Sunday, March 11, 2018

3/12/18 - John Allcock, author of FORTY THINGS I WISH I’D TOLD MY KIDS: Mindful Messages About Success, Happiness, Leather, Pickles, and the Use and Misuse of Imagination joined Janeane on KUCI 88.9fm!

John Allcock, author of FORTY THINGS I WISH I’D TOLD MY KIDS: Mindful Messages About Success, Happiness, Leather, Pickles, and the Use and Misuse of Imagination (a Morgan James paperback, on sale March 2018).

LISTEN to today's conversation with John Allcock!
Allcock has seen first-hand how mindfulness can transform our lives. As the co-founder of Sea Change Preparatory - a school that incorporates mindfulness into it’s curriculum - he has witnessed how this essential practice has helped students achieve the unthinkable. Continuing to break records in swimming, students at Sea Change Prep have learned to use mindfulness to overcome fear, dismiss limiting beliefs about their abilities, and achieve the goals that they set for themselves.

Now, these mindfulness concepts are outlined in FORTY THINGS I WISH I’D TOLD MY KIDS to help adults and children alike achieve peace, self-acceptance, and self-realization. Practical, universally-applicable lessons cover:

• How to let go of the “I’ll be happy when…” fallacy

• How to identify the false narratives that prevent us from achieving our goals

• How to drop the mental habits that do not lead to genuine happiness

• How to change our thoughts, not control them

• How to separate our intrinsic value from our achievements

• How to become a student of pain, not a victim of it

About the Author:

John Allcock has dedicated over 15 years to the practice and instruction of mindfulness. He is the Co-Founder and Director of Mindfulness at Sea Change Preparatory, a trailblazing academy that regularly implements the practice of mindfulness in it’s curriculum. The school’s emphasis on mindfulness set the foundation for the success of it’s students, including world-record-breaking swimmers, which were featured on NBC Nightly News. John is also a Harvard-educated trial lawyer and has been the Global Co-Chair of DLA Piper’s Intellectual Property Group. He lives in Del Mar, California with his wife and co-founder Cheryl. Together they have four children.

In Conversation with John Allcock


1. What inspired you to write 40 Things That I Wish I'd Told My Kids?

I was going through a challenging time in my life (a divorce and associated difficulties) and I was introduced to mindfulness. I read widely, went to retreats, and listened to literally hundreds of talks by some of the leaders in the field—Jack Kornfield, Gil Fronsdal, Joseph Goldstein, Thich Nhat Hanh and others. I wanted to pass what I was learning onto my kids, but could not find a single book that I thought explained the concepts and practices in an easy-to-understand manner for a Western audience. Thus, I wrote emails to my kids over the course of a few years, which ended up being forwarded to many people who had a favorable reaction. So, I wrote a book that I think accomplishes the objective I first had in writing to my kids.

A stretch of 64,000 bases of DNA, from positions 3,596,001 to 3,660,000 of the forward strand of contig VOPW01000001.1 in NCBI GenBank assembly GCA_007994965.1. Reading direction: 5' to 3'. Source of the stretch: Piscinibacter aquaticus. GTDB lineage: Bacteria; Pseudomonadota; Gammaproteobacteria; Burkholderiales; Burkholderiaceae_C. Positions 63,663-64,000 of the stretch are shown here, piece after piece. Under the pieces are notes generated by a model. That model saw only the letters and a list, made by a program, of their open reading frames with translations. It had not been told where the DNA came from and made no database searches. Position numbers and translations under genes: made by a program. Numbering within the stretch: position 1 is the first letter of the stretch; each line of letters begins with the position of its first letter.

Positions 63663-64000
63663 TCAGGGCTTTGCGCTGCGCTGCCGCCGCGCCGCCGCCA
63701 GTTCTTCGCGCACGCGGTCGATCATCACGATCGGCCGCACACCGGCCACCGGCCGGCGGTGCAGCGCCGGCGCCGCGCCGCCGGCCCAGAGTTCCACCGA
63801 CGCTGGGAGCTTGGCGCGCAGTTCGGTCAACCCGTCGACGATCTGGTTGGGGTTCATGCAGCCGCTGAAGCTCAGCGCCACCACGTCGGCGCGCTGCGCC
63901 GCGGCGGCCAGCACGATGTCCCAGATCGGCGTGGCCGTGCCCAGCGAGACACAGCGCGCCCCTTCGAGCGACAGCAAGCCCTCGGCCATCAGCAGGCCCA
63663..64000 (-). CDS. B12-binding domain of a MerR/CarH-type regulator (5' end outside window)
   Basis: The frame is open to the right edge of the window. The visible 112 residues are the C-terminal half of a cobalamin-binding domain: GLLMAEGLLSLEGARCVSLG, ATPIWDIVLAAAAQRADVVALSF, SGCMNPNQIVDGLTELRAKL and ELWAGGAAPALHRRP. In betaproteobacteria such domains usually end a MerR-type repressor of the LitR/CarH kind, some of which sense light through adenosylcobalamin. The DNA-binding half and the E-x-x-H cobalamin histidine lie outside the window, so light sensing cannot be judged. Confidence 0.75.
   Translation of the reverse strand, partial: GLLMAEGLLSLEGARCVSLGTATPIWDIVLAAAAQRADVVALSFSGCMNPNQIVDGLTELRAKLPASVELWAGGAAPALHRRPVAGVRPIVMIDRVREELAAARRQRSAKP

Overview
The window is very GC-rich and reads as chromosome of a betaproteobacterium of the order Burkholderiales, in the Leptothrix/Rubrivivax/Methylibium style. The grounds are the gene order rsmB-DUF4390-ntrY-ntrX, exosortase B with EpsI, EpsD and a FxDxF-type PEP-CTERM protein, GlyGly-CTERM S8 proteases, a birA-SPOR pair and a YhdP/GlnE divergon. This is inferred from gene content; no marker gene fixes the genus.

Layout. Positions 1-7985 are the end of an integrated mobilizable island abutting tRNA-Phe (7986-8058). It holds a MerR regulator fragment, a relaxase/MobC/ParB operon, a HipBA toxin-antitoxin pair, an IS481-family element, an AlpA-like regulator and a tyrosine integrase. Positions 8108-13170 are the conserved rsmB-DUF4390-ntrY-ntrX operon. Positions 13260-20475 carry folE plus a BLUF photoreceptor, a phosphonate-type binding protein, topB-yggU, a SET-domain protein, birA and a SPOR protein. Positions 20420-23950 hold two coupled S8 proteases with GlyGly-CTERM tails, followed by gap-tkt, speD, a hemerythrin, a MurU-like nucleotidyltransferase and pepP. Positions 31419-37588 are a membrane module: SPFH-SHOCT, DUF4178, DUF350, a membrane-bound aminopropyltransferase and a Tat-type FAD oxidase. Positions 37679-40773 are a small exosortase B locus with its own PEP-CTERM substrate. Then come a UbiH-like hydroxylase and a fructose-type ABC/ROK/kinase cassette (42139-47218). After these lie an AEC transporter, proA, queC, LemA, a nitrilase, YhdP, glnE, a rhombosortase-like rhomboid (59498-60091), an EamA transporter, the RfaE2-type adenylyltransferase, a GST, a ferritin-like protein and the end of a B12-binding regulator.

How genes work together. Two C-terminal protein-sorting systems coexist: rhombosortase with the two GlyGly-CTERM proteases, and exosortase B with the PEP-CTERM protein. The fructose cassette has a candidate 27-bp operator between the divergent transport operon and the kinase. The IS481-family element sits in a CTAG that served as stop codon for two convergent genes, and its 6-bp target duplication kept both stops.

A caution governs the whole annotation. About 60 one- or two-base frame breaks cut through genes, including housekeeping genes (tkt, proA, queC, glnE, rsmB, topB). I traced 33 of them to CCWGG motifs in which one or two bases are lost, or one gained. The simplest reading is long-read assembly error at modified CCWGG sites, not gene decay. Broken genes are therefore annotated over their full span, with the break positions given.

2. Why do you think that so many of us aren't exposed to these concepts until later in life (if at all)?

Those of us who grew up in the United States (or the West in general) have been taught for generations that you need to change the externals of the world in order to achieve happiness and success. So, we are very focused on “doing” and “getting”—in other words making things happen in our external world to achieve success and happiness. Other cultures focus on how we are, and how we react to the externals, rather than trying to change those externals to meet our desires. It was not until relatively recently that these concepts of mindfulness been introduced to Western culture, so many of us have not had the opportunity to be exposed to them.

3. What changes have you seen in children who have been able to internalize some of the lessons that you've outlined in your book?

We see an increased ability to pay attention and to focus on a task or an intention, and not get distracted by unhelpful mental habits. In addition, we see an increased self- awareness of how our actions impact others, and more attention on self-care as well as care and concern for others.

4. The students at the Sea Change school that you co-founded have achieved multiple athletic firsts—like swimming a 42 mile open ocean relay. How did their training in mindfulness help them achieve these records?